Friday, June 10, 2005
Mark had quite a life in his 36 years. Many of us did not know he graduated from the United States Military Academy, West Point, NY, in 1991. At West Point, he was Brigade boxing champion in his weight class, competed on the Army's intercollegiate boxing team and was Sandhurst military training company captain. After West Point he had a well-decorated Army career, rising to the rank of Major, serving in Korea and in several stateside posts. He was Ranger, Airborne and Expert Infantryman qualified.
I first met Mark five years ago when he started at Midlands and was working to create a Telecommunications degree program. In September 2001 Midlands, with Mark as PI, received a grant from the NSF to adapt and implement the NCTT telecommunications education program and our formal relationship was launched. Mark and others including Keith Quigley worked hard to build an exceptional program and over the grant adapted the NCTT curriculum to include a pre-telecommunications technologies component delivered by secondary teachers to local SC high schools. Laboratories were designed to house the appropriate equipment, and Midlands ensured the ongoing operation and continued support for the work. In addition to articulated course work in telecommunications in local high schools, the project facilitated the professional growth and development of college and high school instructors as well as recruiting, retaining, graduating, and placing students in good jobs.
Two years ago, with Mark's leadership, Midlands became one of the original NCTT Regional Partners. Mark was an active participant in the NCTT group, always willing to share his technical and leadership skills. He also like to have fun and could always get us laughing. Marks work can be found at: http://www.midlandstech.edu/telecommunications/default.html. A wonderful person who I will miss greatly.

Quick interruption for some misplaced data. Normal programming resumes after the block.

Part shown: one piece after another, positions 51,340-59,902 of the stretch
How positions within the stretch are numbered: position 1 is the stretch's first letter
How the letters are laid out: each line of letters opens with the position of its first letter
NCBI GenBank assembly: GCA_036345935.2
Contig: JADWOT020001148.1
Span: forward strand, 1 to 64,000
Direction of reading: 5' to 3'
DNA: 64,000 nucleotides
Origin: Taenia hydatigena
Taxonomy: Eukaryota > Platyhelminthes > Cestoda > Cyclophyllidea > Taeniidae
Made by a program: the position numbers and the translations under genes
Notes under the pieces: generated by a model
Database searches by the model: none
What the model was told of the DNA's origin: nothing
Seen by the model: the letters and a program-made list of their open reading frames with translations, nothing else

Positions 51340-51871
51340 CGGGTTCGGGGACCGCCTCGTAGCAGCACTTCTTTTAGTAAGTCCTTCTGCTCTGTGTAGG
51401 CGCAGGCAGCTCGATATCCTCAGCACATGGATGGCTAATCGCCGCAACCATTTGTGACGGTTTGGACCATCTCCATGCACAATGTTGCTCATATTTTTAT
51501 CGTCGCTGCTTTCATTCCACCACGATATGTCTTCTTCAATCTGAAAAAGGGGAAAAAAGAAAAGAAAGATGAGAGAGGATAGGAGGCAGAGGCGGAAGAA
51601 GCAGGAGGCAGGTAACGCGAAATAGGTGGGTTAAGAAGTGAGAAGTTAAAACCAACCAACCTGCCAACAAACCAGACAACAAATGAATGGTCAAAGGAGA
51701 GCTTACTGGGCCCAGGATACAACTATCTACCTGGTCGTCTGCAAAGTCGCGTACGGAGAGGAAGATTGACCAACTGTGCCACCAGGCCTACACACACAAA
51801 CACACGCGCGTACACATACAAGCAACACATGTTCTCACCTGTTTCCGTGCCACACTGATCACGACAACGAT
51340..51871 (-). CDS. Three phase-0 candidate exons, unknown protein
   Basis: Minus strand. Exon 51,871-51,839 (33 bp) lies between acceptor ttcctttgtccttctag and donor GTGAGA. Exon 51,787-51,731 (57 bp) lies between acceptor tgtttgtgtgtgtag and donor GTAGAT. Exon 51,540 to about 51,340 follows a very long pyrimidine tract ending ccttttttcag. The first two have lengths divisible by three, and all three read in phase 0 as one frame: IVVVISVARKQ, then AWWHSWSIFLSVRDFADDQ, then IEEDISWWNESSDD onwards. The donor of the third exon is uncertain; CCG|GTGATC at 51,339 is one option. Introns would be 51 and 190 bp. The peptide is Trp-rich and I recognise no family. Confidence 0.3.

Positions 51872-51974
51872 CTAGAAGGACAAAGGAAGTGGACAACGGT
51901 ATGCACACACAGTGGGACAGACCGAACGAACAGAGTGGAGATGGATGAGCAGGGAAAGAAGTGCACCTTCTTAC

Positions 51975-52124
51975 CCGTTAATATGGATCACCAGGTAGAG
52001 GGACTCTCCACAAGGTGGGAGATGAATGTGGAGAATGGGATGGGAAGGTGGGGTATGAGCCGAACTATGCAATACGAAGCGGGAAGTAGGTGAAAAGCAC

Midlands Technical College has established a scholarship in his memory. If you wish to contribute, send an email to me at: email@example.com
Tuesday, June 7, 2005
MIT Media Labs wants to produce $100 laptops. Media Lab team members Nicholas Negroponte, Seymour Papert and Joseph Jacobson have a vision of "one laptop per child", and plan to provide 100 million to 200 million laptops to school children in the developing world by the end of 2006. Google and AMD have committed $2 million each to the project and MIT is also working with Samsung, Motorola and News Corporation on this project.
Specs include a 500 MHZ processor, wind-up power, a 12 inch flat rear-projection color screen, Linux and OpenOffice software. Devices will be Wi-Fi and 3G-enabled with lots of USB ports. The laptops will use flash memory (no hard drives) and will not be hooked up via a conventional local area networks. The laptops will use Wi-Fi mesh networks, where one laptop will act as the print server, one the DVD player, and another the mass storage device, etc.
The first working prototype is projected to be ready by September 1 with limited distribution by the end of the year.
See http://laptop.media.mit.edu/ for more details.